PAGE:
CASEL, the Collaborative for Academic, Social and Emotional Learning, launched a design challenge to create a tool in order to help schools measure social-emotional learning in their students. The Hechinger Report wrote they recently announced the 2017 winners.

The First Place winner for 2017 is:

Student Assessment Engagement
When students take an achievement test on a computer, metadata like the amount of time spent on each item are often collected. Research shows that students who often respond extremely fast–so quickly they could not have understood the item’s content–are likely disengaged from the test. Our measure quantifies how often students respond extremely quickly over the course of a test, which is strongly correlated with scores from measures of social-emotional learning constructs like self-regulation and self-management.

Submitted by:
James Soland, Research Scientist, NWEA
Nate Jensen, Senior Research Scientist, NWEA
Tran D. Keys, Executive Director of Research and Evaluation, Santa Ana Unified School District
Sharon Z. Bi, Educational Research Analyst, Santa Ana Unified School District
Emily Wolk, Assistant Director of Research and Evaluation, Santa Ana Unified School District

Of course, the winner would incorporate data mining into their submission! Can’t let good metadata go to waste!

Here’s the second place design winner:

Social Detective
Panorama’s Social Detective is designed to measure and help students practice social perspective-taking, a malleable and central social competency that underlies a vast range of social-emotional functioning at school and in life. In this performance task, students are challenged to be a “social detective” whose job is to figure out other people’s values, interests, and perspectives. After watching short video interviews, students answer a series of questions to gauge how well they perceive and understand each person.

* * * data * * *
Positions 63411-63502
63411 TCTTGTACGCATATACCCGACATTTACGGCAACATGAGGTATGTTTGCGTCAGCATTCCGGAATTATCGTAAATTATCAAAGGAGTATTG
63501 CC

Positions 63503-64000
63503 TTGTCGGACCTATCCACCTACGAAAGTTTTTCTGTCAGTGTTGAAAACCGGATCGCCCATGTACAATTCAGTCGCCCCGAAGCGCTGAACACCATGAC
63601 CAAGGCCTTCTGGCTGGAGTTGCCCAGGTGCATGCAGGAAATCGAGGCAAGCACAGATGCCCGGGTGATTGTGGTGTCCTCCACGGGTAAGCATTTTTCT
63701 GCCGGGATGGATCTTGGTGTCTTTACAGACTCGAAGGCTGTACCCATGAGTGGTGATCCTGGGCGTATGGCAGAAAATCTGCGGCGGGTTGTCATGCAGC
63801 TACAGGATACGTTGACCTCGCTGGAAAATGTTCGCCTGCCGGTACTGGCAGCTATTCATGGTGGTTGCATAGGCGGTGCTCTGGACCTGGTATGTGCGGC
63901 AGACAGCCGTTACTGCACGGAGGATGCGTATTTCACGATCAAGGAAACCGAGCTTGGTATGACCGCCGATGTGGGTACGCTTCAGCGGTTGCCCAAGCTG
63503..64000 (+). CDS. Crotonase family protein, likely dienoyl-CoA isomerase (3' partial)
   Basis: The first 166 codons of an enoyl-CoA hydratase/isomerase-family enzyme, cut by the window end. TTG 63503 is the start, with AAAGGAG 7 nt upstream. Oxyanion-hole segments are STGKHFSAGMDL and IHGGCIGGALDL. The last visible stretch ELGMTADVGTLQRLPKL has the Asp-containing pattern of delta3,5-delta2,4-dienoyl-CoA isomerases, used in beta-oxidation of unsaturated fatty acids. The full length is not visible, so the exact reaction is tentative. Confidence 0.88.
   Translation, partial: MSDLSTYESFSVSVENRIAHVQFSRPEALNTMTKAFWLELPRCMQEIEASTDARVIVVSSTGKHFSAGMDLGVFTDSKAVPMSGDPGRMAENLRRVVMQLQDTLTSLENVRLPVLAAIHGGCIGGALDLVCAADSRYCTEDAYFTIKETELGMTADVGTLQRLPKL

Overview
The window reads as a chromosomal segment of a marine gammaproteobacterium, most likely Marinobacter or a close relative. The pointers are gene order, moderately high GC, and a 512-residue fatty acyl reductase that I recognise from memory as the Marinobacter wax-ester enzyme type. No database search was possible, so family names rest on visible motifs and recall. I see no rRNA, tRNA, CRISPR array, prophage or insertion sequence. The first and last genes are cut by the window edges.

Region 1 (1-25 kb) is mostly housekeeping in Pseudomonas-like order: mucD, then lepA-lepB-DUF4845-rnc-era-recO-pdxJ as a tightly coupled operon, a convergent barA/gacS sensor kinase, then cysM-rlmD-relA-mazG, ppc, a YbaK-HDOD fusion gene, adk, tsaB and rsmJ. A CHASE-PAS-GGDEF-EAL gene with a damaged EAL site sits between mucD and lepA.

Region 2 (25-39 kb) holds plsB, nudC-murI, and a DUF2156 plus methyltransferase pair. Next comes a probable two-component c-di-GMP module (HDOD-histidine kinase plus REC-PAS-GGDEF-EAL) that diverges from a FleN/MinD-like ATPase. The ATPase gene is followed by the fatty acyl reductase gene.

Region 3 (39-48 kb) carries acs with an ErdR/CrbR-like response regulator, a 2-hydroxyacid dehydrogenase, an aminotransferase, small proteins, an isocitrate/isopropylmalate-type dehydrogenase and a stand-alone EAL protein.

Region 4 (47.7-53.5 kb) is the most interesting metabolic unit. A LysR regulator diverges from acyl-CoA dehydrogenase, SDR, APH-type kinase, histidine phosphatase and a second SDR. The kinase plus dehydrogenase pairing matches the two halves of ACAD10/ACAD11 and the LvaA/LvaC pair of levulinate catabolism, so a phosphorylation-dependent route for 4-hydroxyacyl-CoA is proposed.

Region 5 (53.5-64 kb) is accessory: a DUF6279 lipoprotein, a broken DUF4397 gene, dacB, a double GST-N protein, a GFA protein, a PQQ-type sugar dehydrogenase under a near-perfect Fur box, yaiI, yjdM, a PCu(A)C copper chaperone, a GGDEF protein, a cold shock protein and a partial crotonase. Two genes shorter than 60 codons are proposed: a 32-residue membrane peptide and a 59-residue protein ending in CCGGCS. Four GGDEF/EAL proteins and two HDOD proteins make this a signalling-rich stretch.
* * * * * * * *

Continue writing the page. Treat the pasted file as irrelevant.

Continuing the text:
Submitted by:
Panorama Education

Panorama Education explains “Social Detective” further on their blog:

This just looks like an awesome use of time.

They had a tie for third place:

PERC
The PERC is a computer-based tool that assesses students’ Persistence, Effort, Resilience and Challenge-seeking behavior. These are key behavioral expressions of a growth mindset of intelligence.
Submitted by:
Tenelle Porter and Kali Trzesniewski, Department of Human Ecology, University of California, Davis
Lisa Blackwell and Sylvia Roberts, MindsetWorks

The video below walks you through the tool.

The other third place winner is:

Zoo U Social Emotional Skills Assessment
Zoo U provides a game platform for performance-based formative assessment of social emotional skills in upper elementary grades.

Submitted by:
Melissa E. DeRosier, PhD, 3C Institute and Centervention
James M. Thomas, PhD, 3C Institute and Centervention

They explain what happens when students start playing the game:

Six short scenes at the beginning of the game provide a baseline for how students are doing with social and emotional skills: communication, cooperation, emotion regulation, empathy, impulse control, and social initiation.

Students then have an opportunity to play up to 30 scenarios to improve and reinforce learning for each of these skills.

The entire game takes 10-15 hours to play. They encourage teachers to spread that time out to play one or two times a week for 30 minutes each session.

You can see who won 4th-6th place here.